And if I were to lose my only name—
Here there is the scent of cigarette smoke infused into the core
of wooden benches.
It is as sweet and subtle as the Earth after rain. Call me nothing now
except after-rain: I exist beneath your wrinkled nose for just a moment; there
and then forgotten.
From here, your letters set your shoulder bones down deep into the center of your back.
They are the vessel for your arrogant laughter, traversing vast
distances. This is the one thing I expect of you:
avert your eyes from these benches (against this wall) as you pass them.
I see you walk the perimeter of your name,
a beetle around the inside edge of a glass—but this is not
my place. It’s time again to walk in line.
There are two hyphens in this poem, each revealing a significant shift in perspective and place. Each hyphen incites a strong break in the reading: the shifts are especially emphasized this way, because each break makes the last few words into an iamb and an anapest, respectively (“-ly name” and “of a glass”). If the syllabic emphasis were to fall instead of rise, the resultant sound would create more of a “finish” at the end of the line, and the transitions would be less jarring.
The first and last lines of this poem (the lines immediately before and after the hyphens), are written in iambic pentameter. The juxtaposition of the metered rhythm outside of the hyphens, and the lack thereof inside the hyphens, ties in directly with the poem’s theme of barriers. The strict form of iambic pentameter represents the strictness of the social limits imposed upon those who exist, per se, outside of the location to which the speaker makes his/her sudden transition. Only when the speaker leaves her familiar world is she able to express herself freely—in free-form verse. Suddenly, the lines are unmetered and often enjambed. In fact, as the character in the poem capitalizes on his newfound freedom of expression, the form of the poem does the same: enjambment effectively emphasizes certain words. Such terms include “the core”, “distances”, “except”, and “my place”. Each of these terms deepens the theme of social barriers, which are known to establish surface interactions, “distances” between people, and the confinement individuals to their specified “place.” Clearly, diction plays a significant role in relaying the poem’s message. In addition to the aforementioned terms, the repetition of “name” serves to highlight the restrictive nature of social barriers. (Use of a “name” is the most basic societal method of defining, and therefore limiting, other individuals.) The plural noun “Letters” is used as a double entendre, referring to the letters of someone’s name, but also a person’s Greek letters. The speaker is therefore using campus sororities and fraternities as examples of self-limiting social institutions.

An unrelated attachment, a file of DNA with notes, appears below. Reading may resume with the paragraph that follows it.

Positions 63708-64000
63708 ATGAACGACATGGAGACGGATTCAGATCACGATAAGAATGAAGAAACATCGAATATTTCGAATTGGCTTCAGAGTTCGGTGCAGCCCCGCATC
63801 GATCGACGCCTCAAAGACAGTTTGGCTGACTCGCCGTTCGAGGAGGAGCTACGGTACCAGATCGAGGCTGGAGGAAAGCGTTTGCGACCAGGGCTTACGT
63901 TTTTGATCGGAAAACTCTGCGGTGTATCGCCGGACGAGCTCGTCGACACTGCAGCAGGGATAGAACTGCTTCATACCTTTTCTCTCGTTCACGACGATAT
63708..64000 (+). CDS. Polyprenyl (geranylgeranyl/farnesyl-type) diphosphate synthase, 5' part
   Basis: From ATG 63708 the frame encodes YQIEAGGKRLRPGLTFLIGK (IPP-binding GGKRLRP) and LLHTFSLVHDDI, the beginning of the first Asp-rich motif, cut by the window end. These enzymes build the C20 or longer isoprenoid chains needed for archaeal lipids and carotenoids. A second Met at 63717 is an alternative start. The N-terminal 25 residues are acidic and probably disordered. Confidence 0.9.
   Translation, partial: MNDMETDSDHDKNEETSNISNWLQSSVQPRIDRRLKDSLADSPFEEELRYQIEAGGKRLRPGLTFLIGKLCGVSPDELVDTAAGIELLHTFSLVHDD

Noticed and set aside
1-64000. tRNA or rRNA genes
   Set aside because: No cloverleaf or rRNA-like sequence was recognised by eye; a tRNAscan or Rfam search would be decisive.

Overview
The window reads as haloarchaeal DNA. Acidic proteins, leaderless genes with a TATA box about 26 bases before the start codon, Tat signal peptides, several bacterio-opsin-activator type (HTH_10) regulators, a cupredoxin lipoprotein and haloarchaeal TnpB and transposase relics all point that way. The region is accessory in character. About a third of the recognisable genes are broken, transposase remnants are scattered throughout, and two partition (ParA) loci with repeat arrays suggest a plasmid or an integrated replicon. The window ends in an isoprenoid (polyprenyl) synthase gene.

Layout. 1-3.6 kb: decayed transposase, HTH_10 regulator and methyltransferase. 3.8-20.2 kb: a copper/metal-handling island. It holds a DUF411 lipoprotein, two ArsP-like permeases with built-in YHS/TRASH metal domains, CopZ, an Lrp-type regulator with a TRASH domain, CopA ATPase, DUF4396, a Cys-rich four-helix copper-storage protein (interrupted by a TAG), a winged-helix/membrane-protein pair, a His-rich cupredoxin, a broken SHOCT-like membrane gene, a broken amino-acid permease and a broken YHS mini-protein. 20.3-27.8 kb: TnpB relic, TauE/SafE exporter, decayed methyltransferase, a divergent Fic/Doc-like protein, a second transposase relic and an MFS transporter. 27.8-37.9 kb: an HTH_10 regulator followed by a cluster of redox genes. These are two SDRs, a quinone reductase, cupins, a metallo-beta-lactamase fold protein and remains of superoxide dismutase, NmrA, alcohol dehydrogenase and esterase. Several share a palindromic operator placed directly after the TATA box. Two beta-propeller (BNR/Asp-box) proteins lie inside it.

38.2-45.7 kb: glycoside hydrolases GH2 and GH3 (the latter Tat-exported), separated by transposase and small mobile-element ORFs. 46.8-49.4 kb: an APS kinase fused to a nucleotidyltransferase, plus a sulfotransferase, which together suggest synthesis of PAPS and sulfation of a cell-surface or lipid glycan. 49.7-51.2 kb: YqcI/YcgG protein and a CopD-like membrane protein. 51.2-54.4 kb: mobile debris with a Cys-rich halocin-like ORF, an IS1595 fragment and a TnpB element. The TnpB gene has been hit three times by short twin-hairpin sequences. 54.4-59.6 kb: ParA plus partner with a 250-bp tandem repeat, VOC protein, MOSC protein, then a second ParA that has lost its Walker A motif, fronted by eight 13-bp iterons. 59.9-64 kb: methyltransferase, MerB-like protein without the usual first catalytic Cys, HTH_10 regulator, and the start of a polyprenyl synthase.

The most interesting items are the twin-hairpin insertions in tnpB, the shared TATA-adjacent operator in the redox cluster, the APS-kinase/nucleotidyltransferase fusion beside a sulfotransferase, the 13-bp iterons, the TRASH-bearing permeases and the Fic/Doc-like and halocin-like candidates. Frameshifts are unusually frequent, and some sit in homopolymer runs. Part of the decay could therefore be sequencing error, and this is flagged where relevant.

The poem’s imagery further deepens this message about the restrictive nature of socialized labels. For example, the image of the beetle skirting “the inside edge of a glass” shows how the speaker, as a result of his/her heightened perspective, sees the others as trapped—less literally than metaphorically, as they are trapped within “the perimeter of [their] name.” The olfactory imagery of the “after-rain,” in conjunction with the title “petrichor” which can be taken literally to mean “the smell of the Earth after a rainfall“, relates the nature of petrichor to the nature of social constructs. Both are ever-present forces that become, over time, less noticed by the individual. Just as one gets used to the smell of after-rain, one loses awareness of his/her socialized existence—that is, until he/she can momentarily escape from it.